Eating in Xinjiang

One of the harder parts of travelling alone in China comes from finding good food. Asians, in general, pride communal meals, and the classic Chinese meal consists of several dishes shared around a table. Of course there are options for the solo eater, just that you’ve got less variety.

My favourite was the pilaf/zhua fan. I didn’t take pictures of it because it’s essentially a picture of fried rice. What’s unique about it is that it’s cooked w lots of raisins. What’s not so pleasant about it is that the rice glistens with oil, and you can feel your arteries clogging as you eat.

Another is the beef lamian (hand-pulled noodles). Again, no pictures because everyone knows what a bowl of noodles looks like. In China, they’ve got budget options. When you order a ‘niu rou la mian’, the default dish is plain noodles in beef soup. If you want your beef noodles to be served with slices of beef, you gotta specify ‘la mian jia niu rou’ (noodles, add beef).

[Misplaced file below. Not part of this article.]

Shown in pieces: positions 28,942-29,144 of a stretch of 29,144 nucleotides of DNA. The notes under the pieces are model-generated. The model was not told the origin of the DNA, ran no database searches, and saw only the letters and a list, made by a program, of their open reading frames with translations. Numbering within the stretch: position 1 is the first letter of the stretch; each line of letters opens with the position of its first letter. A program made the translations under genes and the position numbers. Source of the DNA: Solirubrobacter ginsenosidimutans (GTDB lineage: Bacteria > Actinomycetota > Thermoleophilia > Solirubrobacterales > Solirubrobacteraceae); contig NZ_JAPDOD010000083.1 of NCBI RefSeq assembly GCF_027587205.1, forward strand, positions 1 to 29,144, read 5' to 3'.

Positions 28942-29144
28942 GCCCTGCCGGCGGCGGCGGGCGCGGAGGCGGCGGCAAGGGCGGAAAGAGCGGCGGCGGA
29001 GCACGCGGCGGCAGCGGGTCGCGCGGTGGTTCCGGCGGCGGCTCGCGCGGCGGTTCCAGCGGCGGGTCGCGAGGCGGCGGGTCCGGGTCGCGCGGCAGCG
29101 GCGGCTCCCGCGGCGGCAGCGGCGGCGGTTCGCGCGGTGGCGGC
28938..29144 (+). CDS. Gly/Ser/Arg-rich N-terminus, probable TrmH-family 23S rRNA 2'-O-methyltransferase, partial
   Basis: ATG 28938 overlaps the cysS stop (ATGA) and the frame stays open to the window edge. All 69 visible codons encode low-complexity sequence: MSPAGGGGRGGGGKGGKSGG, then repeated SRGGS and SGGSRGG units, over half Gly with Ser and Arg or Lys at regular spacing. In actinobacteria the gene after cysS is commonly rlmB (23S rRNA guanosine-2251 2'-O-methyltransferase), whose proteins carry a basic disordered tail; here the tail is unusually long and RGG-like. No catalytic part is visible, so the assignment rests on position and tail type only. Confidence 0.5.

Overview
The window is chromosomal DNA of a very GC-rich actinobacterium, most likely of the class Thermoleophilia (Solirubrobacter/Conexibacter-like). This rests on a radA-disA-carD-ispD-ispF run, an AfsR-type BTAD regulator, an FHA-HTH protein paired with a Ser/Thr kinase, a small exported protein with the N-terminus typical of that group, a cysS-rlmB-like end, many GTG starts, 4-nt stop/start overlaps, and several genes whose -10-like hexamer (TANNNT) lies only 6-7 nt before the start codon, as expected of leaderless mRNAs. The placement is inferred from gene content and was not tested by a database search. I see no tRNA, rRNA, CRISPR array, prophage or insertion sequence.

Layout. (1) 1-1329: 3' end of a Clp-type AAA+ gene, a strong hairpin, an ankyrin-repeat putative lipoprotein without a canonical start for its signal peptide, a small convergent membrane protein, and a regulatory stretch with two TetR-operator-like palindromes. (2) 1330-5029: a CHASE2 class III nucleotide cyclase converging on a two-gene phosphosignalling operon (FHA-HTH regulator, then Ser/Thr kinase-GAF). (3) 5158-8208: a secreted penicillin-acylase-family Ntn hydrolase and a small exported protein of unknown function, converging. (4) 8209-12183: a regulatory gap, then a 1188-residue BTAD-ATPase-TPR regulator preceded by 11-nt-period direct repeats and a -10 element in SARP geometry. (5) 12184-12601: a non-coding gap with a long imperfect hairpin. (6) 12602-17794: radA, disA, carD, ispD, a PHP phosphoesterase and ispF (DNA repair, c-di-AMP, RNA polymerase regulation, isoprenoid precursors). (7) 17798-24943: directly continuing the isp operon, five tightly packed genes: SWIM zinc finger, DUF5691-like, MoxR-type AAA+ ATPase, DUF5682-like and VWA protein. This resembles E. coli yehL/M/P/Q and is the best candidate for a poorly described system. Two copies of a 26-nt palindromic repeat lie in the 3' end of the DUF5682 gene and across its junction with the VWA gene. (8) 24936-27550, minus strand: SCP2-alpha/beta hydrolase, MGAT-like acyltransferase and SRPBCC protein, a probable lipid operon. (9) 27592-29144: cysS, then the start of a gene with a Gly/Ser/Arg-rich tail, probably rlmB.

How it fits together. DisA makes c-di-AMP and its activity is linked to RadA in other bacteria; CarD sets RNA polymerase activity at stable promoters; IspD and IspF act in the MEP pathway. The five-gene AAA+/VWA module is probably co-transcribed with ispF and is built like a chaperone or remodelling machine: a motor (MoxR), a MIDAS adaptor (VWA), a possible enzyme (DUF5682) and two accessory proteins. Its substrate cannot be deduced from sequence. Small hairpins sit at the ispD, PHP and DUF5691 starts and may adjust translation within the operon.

You’ll see people eating (savoury) naan bread everywhere. Here’s the most popular chain, Abdullah’s Naan (see the red signboard on the right) –


People eat this as the main meal or as a midday snack. I personally found it too dry (used to the Indian version in Singapore!) and I don’t like sesame seeds in my food so I had this only once. To be eaten on its own, or spread with cream cheese.

Hand-made ice cream!


(note the pirated haagen-dazs design, which reads ‘wish you success in the examination’)
I was slightly disturbed that the ice cream was exposed to the air like in the photograph, but I decided to take a chance with my tummy. I was fine, but then of course my stomach has survived street food all over so that’s really up to the individual.

And finally, my favourite yang rou chuan/mutton kebabs!


I ate this whenever I could! I wish I had more!


2 thoughts on “Eating in Xinjiang”

  1. When I visited, I definitely remembered the smell of the kabobs and the pool of oil the fried rice was in 😨


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